I mounted two 68W Unisolar flexible panels on my lifelines, and they've performed beautifully from Oregon
down to Panama
. These panels have been through 45-kt squalls with no problem, and they still kick out their rated output after a year and a half at sea.
For mounting, I screwed and glued cedar "ribs" on the backside of the panels to give them some rigidity (the outer border of the panel is screwable without wrecking any of the electronics) and ran a thin PVC pipe through pipe brackets on the ribs to stretch out the panel. Then I tied the panels at the level of my lower lifeline with thick fishing
twine. They're suspended between the top of the stanchions and the toe rail at a slight angle to catch more sunlight throughout the day. From outside the boat
you can't really tell they're there. Due to the curve of the hull
and the length of the panels, however, there is a bit of "baconing" that uglies it up a bit.
The way they're suspended on the twine, when a strong puff comes they simply flip up against the stanchions and create a kind of cockpit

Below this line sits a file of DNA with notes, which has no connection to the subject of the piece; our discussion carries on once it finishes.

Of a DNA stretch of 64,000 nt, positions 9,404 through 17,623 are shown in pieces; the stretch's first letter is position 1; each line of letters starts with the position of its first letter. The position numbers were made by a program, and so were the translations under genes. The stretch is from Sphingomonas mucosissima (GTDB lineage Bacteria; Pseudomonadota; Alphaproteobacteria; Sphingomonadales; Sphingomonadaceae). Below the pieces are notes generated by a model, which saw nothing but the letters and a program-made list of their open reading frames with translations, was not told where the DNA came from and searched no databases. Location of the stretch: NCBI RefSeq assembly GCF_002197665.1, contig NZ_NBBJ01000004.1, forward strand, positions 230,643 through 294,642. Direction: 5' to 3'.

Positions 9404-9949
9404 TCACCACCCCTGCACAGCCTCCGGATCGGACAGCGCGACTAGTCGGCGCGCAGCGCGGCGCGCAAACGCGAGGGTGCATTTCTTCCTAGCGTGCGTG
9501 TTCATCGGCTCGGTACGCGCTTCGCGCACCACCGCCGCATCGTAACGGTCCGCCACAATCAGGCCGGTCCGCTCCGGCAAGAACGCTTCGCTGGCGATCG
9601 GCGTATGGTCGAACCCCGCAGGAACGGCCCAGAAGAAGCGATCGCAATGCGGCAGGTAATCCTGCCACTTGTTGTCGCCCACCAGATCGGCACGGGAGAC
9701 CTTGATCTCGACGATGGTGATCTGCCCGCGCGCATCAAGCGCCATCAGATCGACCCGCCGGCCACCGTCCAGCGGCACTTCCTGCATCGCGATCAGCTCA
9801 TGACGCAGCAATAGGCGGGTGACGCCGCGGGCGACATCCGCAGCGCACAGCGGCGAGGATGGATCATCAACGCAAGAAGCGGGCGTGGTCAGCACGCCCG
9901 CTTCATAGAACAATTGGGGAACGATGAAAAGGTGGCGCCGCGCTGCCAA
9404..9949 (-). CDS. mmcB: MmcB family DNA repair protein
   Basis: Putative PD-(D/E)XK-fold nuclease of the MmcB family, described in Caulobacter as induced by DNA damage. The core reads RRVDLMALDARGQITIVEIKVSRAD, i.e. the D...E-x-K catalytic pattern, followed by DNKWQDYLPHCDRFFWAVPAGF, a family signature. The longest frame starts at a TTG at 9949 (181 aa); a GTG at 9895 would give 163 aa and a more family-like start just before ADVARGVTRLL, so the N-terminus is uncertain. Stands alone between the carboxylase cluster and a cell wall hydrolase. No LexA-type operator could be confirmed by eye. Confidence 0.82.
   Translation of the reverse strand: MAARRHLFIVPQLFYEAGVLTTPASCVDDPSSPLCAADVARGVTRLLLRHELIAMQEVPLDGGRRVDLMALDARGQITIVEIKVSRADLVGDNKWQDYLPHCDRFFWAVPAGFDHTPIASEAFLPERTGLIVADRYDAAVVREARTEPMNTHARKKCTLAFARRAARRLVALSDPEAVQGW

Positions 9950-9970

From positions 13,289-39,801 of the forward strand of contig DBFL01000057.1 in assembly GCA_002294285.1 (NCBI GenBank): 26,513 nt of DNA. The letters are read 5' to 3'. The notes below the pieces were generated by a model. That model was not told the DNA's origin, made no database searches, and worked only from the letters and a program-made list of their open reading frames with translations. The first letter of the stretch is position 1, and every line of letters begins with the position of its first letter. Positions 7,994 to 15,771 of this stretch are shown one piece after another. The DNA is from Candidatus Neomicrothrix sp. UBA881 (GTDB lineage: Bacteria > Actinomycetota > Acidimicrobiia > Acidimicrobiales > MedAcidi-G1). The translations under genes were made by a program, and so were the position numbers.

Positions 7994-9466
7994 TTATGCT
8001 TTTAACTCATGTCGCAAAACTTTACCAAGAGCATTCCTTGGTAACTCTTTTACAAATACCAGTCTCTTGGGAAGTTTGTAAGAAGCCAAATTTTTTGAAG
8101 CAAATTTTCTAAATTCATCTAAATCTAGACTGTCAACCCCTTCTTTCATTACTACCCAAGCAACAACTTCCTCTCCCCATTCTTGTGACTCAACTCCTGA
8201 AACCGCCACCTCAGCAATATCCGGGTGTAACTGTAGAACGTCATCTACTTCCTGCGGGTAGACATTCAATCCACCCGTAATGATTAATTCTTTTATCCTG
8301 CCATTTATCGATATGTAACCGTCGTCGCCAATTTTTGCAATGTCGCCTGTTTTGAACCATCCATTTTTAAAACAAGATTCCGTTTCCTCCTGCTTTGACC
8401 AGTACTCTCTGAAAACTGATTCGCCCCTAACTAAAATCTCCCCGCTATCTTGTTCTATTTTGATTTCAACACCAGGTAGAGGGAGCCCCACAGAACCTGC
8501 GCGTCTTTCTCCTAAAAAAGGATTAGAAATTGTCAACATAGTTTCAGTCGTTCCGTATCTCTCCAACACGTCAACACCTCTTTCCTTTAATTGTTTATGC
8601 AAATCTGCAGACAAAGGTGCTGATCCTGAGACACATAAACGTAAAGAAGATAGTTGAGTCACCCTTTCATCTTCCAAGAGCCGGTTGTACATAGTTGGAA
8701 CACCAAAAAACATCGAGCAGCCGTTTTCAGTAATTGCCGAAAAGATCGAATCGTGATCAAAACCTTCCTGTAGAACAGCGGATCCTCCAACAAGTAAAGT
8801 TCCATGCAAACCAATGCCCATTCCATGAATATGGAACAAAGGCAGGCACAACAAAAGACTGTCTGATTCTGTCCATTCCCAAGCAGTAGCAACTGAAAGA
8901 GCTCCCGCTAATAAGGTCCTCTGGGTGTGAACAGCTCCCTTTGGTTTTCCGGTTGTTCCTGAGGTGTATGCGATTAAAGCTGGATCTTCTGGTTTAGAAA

cover. If they're flopping too much, I just tie them tight against the stanchion in the flipped-up position until the storm is over. No problems. If you do go this route
, I recommend attaching them in the aft of the boat
instead of at the bow, so there's no stress on the panels when your boat charges through waves. Also, my panels had roofing tar on the back side, which I recommend leaving there. On the one panel where I scraped it off, I must have nicked the backside because there's a small spot of corrosion
starting up in the panel (which doesn't appear to have affected the output yet, strangely).
Photos of the setup can be found on our blog at Take to the sea
. Look up the posts, "Cheap and Complicated, Just Like Me" and "Frugal Warriors". If you have any other questions or need a better picture, feel free to send me a message.